In the multivariate analysis, we found possession of child immunization card to be a predictor of immunization status. Children without immunization cards were more likely not to be fully immunized. In Cameroon, a similar finding was reported that having a child immunization card increased chances of receiving immunization compared to their colleagues [11]. Though the reason for this disparity is unexplained. We think, it may be due to the perceived ill-treatment that mothers will receive from health care providers when they are informed of the lack of child immunization card (due to misplaced, lost or spoiled). Thus, they avoid seeking immunization services for their children.

We also found religion to be a predictor of immunization status. Mothers/caregivers having Christianity as their religion were more likely to be fully immunized. Majority of Muslim are often not formally educated and also not in salary work activities. This may be a potential explanation for the statistical significance found among Christian respondents. In Nigeria, misconception among Muslims has been one of the justifications for no or low immunization uptake. The authors explained immunization activities are perceived to be deliberately designed by outsiders (enemies of Islam) targeted to reduce Muslim population through fortification of vaccines [16]. Misconceptions like this could flow-over to neighboring countries including Ghana.

Ethnicity remains a major factor in participation and acceptance of health services including immunizations. Frafra ethnic group was more likely not to be fully immunized. Mothers/caregivers among the minority in commercial towns are likely to have no formal education, non-salary work, unmarried and other religious denomination rather than Christianity. These challenges and interactions may be the explanation for their children’ less likelihood in completing their immunization.

Limitation of the study

The mothers recall was a limitation. This is prone to systematic error (recall bias) caused by differences in accuracy of immunization information over a period up to 2 years. Since immunization status and predicting factors were assessed simultaneously, it is impossible to establish cause-effect relationship. Despite this limitation, the results are useful for the Municipality, research community and Ghana.

Conclusion

In conclusion, immunization status (89.5%) and coverages ranged 92 to 99% of the 15 vaccine doses. This is high compared to national as well as GAVI and UNICEF target of 80%. In all, six factors were found as predictors of child immunization status - age of mother/caregiver, marital status, ethnicity, religion, sex of child and possession of child immunization card. About 10.5% of the children were not fully immunized. The reasons reported for children not fully immunized in the study area were: time of immunization being inconvenient; place of immunization unknown; mother too busy with other tasks; child being ill; fear of side reaction; and inadequate vaccines. Problems of not fully immunized persists and needs urgent attention. Education on immunization should be intensified by health providers. In addition, reliable registers for immunization services will improve data quality and accuracy as well as defaulters’ identification and tracing. Moreover, disadvantaged populations should continue to be reached with immunization services using out-reach activities.

Abbreviations

BCG: 

Bacillus Calmette-Guerin

CHPS: 

Community-based health planning and services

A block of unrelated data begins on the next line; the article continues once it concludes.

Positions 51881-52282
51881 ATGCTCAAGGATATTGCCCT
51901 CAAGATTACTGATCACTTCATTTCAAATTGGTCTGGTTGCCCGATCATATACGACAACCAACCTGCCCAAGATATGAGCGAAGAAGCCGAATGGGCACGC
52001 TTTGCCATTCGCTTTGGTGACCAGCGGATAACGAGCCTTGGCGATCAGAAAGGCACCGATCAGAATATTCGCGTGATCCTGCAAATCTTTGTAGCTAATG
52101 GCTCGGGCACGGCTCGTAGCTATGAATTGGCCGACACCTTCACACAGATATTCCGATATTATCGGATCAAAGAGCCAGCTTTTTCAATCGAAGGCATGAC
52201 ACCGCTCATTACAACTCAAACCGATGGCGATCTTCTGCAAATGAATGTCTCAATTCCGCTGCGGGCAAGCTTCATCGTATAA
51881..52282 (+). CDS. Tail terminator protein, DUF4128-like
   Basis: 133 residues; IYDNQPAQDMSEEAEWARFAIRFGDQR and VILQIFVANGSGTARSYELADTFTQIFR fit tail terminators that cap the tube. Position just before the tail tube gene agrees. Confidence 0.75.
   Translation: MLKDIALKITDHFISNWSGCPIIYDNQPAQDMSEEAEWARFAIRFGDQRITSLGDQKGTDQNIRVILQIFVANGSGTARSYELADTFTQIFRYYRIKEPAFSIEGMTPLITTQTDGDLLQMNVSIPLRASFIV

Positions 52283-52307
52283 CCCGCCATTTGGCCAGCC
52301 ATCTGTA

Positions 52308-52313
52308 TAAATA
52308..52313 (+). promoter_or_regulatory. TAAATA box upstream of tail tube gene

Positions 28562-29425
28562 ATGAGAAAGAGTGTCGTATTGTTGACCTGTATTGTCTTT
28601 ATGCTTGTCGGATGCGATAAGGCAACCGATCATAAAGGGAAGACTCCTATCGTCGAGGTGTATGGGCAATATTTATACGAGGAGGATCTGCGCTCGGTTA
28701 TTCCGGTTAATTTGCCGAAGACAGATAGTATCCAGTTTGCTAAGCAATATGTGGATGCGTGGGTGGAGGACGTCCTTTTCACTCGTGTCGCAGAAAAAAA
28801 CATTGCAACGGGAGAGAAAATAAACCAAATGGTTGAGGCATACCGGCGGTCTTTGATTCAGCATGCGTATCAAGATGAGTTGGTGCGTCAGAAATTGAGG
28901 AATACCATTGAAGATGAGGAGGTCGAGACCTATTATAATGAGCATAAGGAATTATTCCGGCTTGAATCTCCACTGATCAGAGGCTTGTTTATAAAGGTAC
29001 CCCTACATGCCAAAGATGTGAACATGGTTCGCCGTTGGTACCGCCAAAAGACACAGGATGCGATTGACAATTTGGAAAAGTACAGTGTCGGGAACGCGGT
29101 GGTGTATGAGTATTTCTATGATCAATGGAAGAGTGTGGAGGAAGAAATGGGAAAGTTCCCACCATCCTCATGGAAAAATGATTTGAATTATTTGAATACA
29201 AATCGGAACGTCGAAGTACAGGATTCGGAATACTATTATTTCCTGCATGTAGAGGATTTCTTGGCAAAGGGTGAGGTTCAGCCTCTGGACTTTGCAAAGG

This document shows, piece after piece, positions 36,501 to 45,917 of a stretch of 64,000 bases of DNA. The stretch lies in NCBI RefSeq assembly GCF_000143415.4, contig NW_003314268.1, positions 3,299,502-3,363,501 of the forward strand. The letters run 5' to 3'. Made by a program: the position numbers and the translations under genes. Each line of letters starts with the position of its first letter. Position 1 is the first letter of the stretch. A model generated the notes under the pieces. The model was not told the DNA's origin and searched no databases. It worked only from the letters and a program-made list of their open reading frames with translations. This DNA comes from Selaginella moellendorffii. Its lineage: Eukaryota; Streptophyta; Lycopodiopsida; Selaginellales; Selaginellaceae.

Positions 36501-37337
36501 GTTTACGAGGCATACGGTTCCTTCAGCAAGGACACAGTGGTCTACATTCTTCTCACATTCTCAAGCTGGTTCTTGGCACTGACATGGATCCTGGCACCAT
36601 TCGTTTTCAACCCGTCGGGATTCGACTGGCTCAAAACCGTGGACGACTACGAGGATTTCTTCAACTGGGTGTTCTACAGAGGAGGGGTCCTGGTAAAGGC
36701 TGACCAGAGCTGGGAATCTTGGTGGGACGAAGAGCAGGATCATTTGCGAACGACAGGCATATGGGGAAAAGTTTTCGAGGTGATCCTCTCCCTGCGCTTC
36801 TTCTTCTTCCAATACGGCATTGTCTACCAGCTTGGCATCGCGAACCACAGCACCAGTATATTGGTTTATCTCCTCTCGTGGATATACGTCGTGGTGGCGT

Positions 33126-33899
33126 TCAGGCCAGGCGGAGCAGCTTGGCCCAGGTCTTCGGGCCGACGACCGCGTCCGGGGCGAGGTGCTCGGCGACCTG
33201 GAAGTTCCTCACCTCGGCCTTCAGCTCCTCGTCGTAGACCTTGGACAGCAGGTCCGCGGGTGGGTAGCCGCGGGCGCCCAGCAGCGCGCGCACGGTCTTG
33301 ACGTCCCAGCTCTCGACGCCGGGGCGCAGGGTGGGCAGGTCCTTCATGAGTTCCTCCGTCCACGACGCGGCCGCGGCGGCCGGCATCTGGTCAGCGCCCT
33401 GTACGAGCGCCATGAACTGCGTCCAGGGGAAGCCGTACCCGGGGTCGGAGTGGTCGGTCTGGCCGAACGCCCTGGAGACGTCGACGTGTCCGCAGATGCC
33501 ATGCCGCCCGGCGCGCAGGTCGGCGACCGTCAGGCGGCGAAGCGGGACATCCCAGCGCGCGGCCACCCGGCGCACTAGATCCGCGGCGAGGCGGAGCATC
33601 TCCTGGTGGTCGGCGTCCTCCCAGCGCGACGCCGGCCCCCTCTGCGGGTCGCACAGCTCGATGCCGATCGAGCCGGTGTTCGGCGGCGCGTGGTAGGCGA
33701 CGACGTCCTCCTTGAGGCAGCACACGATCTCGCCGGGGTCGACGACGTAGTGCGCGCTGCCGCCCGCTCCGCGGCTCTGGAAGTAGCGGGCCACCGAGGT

EPI: 

Expanded programme on immunization

GAVI: 

Global alliance for vaccines and immunization

GDHS: 

Ghana demographic and health survey

GHS: 

Ghana health service

JHS: 

Junior high school

OPV: 

Oral polio vaccine

PCV: 

Pneumococcal vaccine

SHS: 

Senior high school

UNICEF: 

United Nations children’s fund

WHO: 

World health organization

Declarations

Acknowledgements

The authors are grateful to all heads of households who gave the researchers the permission to interview respondents and the individual respondents for their consent for this study. We are also grateful to the following people who supported the study and offered various helpful advice and inputs especially during the data collection phase of the study: Mr. Alfred D. Assibi and Emmanuel Bekyiariya both of School of Hygiene, Tamale, Dr. Damien Punguyire, and Mr. Dabou Meyil both of Techiman Municipal Health Directorate, Kofi Nti, Frank Owusu and Dawuda Abdul-shakur all students of School of Hygiene, Tamale.

Funding

The authors funded the research and manuscript from personal resources.

Availability of data and materials

Please contact author for data request.

Authors’ contributions

MNA and BB conceived the topic, designed and conducted the study. MNA and BB collected the data and performed the analysis. The planning, writing and revision of the manuscript was done by them with JAN contributing to the revision. All three authors have read and approved the final version of the manuscript.

Authors’ information

MNA is a Lecturer with the Department of Community Health, School of Allied Health Sciences, University for Development Studies (UDS) with academic qualifications as: BSc in Community Nutrition, MPH in Population & Reproductive Health and PhD in Public Health.

BB is a Health Tutor with the Environmental Health Programme, School of Hygiene, Ministry of Health with academic qualifications as: Diploma in Community Health, B.Ed in Health Sciences Education and MPhil in Community Health and Development (awaiting graduation).

JAN is a Part-Time Lecturer with the Department of Nursing, School of Allied Health Sciences, University for Development Studies (UDS) with academic qualifications as: BA in Integrated Development Studies, MSc in Applied Health Social Sciences and Post-Graduate Diploma in Education.

Competing interests

The authors declare that they have no competing interests.

Consent for publication

Not applicable.

Ethics approval and consent to participate

Individual respondent granted consent as well as approval from the University for Development Studies.

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Authors’ Affiliations

(1)
Department of Community Health, School of Allied Health Sciences, University for Development Studies
(2)
School of Hygiene, Environmental Health Programme, Ministry of Health
(3)
Department of Nursing, School of Allied Health Sciences, University for Development Studies

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Copyright

© The Author(s). 2017